Sunday, 30 June 2019

AMATEUR MUSIC REVIEW: Junior RNCM Performance Day - The RNCM, Manchester.

Accompanied by my Assistant Reviewer, age eleven (and a guitarist), we first attended the Junior RNCM Percussion Ensemble’s concert. This octet performed a very varied programme, from the highly experimental “Plato’s Cave” by Casey Cangelosi, to the much more traditional “Bouree In A Minor” by Johann Sebastian Bach, with “Catching Shadows” by Ivan Trevino and “Busy Signal” by Bill Molenhof included. The members themselves had created their own Stomp-style piece called “Deck”, where they sat around a long table with a pack of playing cards and used these props and their own bodies as the percussion instruments. The last piece was a charming arrangement of the CeeLo Green pop song “Forget You”, created and conducted by Junior RNCM member Alex Walton. Otherwise, Andrea Vogler was a low-key presence as the director of this concert.

The Foundation Section concert was a group of instrumental solos by a younger range of Junior RNCM members, aged approximately eight to thirteen. Several of these children were already playing at adult standard. There was a range of classical and modern pieces, beautifully executed, on an assortment of stringed instruments as well as piano, clarinet, and flute. David Jones gave sympathetic accompaniment on the piano.

The Assistant Reviewer needed breaks, so we missed the Vocal Ensemble performing Hubert Parry, William Henry Harris and Leonard Bernstein with full organ accompaniment. We also missed the Brass Band concert of Matthew Hall, Leonard Bernstein, Ottorino Respighi and Louis Prima. And the Wind Ensemble performing Antonin Dvorak and Richard Strauss.

Filled with cake, we were back for the Junior RNCM Symphony Orchestra concert, and this was so worth attending. Ninety young musicians took part. That’s quite a wallop of live orchestral sound. For the first piece, “A Charm of Lullabies” by Benjamin Britten, vocal soloist Angelina Dorlin-Barlow, also a Junior RNCM member, took centre stage and crooned her way through the arrangement with her lusciously rich singing voice. (The Assistant Reviewer was very taken with her gorgeous emerald-green gown.) Once she left the stage, the orchestra re-tuned, and then showed what they could really do, with an incredibly dynamic performance of the “Pictures At An Exhibition” suite by Modest Mussorgsky. All the sound pictures were crystal clear, and this was due to the masterful conducting of Ewa Strusinska. The audience even held off clapping until she had relaxed her fingers completely and was holding them loosely by her sides.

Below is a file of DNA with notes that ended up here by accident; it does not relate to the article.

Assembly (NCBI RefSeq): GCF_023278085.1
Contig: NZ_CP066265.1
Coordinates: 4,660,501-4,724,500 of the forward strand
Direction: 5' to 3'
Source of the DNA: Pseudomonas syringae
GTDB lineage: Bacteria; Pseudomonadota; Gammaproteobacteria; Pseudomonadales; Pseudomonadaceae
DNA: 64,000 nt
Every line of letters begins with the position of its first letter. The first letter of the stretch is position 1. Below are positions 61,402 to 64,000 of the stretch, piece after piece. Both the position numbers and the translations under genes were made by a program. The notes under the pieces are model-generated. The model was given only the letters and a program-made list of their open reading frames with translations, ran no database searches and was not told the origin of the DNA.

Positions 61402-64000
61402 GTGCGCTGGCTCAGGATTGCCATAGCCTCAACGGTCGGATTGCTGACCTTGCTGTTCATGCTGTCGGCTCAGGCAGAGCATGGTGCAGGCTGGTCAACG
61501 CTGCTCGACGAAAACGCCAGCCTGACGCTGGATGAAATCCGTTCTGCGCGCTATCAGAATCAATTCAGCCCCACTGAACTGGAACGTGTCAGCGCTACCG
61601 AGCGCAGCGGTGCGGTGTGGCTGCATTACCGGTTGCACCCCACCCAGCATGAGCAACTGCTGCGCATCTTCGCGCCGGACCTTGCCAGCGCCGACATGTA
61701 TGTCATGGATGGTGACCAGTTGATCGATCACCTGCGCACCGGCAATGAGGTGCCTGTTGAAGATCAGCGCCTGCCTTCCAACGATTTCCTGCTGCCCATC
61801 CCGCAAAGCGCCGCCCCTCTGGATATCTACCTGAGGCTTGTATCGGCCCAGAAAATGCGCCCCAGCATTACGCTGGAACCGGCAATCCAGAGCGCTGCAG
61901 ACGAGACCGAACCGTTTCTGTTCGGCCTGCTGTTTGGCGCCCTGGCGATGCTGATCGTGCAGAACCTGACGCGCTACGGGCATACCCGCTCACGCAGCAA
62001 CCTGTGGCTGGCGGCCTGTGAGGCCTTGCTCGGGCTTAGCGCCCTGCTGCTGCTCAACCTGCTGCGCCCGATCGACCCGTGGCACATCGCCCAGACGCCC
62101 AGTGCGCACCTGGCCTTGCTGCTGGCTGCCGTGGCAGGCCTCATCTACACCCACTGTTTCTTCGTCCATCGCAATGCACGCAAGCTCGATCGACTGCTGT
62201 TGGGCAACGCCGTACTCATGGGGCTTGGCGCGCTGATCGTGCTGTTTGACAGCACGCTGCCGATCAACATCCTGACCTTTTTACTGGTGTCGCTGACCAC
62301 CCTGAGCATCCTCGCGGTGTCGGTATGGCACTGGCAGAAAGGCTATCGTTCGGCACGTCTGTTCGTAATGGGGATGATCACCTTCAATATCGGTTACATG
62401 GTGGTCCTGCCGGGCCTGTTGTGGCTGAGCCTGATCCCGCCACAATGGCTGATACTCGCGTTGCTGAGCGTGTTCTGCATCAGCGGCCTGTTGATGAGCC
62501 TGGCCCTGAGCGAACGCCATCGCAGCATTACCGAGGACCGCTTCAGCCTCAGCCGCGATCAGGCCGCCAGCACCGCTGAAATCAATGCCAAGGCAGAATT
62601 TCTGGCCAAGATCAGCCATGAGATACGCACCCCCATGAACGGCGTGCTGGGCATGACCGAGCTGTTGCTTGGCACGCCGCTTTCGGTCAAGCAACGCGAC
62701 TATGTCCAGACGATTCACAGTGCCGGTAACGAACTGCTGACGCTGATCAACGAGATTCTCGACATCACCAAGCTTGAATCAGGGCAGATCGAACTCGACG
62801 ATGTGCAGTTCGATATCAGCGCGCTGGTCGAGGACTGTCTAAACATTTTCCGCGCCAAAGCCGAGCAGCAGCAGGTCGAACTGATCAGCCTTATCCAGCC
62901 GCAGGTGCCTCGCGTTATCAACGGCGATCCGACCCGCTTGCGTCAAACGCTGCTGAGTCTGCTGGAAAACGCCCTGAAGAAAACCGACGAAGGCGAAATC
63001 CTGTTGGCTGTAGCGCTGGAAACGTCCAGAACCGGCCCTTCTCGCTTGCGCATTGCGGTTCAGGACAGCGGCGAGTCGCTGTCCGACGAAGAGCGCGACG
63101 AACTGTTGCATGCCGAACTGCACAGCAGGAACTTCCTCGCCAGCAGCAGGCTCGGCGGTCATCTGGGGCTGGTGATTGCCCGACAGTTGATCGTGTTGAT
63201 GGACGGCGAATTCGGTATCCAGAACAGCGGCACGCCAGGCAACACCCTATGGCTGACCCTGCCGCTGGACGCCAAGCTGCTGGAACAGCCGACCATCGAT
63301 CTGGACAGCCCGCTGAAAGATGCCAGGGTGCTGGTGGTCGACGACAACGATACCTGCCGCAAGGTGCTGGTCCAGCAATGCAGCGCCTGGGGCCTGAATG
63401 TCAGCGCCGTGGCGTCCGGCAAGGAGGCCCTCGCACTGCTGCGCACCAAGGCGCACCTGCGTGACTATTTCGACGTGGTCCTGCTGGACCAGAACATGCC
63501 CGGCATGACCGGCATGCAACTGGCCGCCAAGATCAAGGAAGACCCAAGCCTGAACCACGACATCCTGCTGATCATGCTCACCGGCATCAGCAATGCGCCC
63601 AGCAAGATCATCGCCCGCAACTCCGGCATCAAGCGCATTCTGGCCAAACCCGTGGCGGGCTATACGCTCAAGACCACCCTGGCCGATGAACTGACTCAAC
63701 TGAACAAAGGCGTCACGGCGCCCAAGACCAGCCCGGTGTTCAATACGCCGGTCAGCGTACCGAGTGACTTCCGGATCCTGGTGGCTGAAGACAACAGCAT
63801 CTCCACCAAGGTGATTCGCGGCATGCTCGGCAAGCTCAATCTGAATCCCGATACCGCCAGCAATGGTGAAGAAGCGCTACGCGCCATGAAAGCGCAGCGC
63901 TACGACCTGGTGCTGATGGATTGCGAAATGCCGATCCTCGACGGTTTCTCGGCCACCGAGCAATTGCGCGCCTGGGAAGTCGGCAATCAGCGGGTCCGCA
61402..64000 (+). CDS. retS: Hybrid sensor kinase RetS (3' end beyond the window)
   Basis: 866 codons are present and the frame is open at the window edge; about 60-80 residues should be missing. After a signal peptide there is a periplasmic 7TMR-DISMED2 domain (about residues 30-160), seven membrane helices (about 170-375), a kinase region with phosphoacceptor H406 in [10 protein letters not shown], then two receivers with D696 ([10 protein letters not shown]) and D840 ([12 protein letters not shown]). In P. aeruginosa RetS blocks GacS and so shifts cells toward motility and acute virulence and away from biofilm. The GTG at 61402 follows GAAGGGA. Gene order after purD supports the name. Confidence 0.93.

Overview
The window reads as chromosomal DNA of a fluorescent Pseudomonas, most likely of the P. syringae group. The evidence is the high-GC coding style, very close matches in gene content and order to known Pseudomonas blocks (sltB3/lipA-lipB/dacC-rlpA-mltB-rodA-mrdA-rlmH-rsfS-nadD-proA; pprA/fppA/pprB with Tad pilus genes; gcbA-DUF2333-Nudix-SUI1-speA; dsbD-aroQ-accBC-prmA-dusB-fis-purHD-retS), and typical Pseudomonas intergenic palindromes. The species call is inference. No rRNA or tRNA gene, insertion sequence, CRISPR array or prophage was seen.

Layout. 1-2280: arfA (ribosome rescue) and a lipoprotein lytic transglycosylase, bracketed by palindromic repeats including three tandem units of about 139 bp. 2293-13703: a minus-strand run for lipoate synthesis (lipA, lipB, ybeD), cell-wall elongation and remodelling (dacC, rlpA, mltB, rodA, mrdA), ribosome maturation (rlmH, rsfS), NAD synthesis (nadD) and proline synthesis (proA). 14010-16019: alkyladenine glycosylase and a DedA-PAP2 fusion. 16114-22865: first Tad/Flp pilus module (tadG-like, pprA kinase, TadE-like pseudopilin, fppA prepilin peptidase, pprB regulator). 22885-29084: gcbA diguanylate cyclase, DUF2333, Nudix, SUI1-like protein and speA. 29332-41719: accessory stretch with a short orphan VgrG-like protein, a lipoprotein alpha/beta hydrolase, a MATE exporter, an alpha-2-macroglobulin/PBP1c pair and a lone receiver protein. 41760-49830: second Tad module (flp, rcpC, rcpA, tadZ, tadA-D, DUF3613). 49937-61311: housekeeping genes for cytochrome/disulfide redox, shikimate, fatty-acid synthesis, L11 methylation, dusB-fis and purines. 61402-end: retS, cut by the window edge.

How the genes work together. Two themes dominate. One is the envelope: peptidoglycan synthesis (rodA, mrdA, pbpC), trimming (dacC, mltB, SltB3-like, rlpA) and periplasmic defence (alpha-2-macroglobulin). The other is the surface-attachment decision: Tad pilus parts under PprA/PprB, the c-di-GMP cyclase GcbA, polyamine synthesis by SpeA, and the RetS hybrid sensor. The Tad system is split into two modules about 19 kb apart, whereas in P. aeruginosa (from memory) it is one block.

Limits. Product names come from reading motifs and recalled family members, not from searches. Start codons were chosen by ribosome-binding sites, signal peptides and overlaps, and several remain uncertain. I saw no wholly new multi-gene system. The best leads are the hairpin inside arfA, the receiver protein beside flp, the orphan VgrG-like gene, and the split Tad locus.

The final concert was the Junior RNCM Jazz Ensemble, who indicated their coolness through dashes of red with their traditional black clothing. This big band of twenty two musicians, and an added four vocalists, was conducted by the chilled-out groovemaster Geth Griffith. The pieces were a varied mixture of modern and more traditional jazz, including “Night Train” by Jimmy Forrest, “Bembe du Beret” by Steve Berry, and “Salt of the Earth” by Andy Scott. Molly Becker sang the lead vocals for the Stevie Wonder song “Don’t You Worry ‘bout A Thing”, in a surprisingly smoky and mature voice. And for “Lingus” by Snarky Puppy, pianists Elizabeth Birch and Lizzy Gur played on electronic keyboards solos that they had transcribed themselves from the original recording.

The Assistant Reviewer was incredibly impressed that musicians only a little older than her could do such things. And that Angelina Dorlin-Barlow could sing so many lyrics from memory: “How does she remember all those words?”

The Royal Northern College of Music does excellent work in engaging and training children and adolescents, both those who perform, and those who will be the music audiences of the future. Today’s seven hours of seven different concerts was the end-of-year showcase for the Junior RNCM members: talented musicians in a range of disciplines, and all of them only eighteen or under years old.

Reviewer - Thalia Terpsichore 
on - 29/6/19

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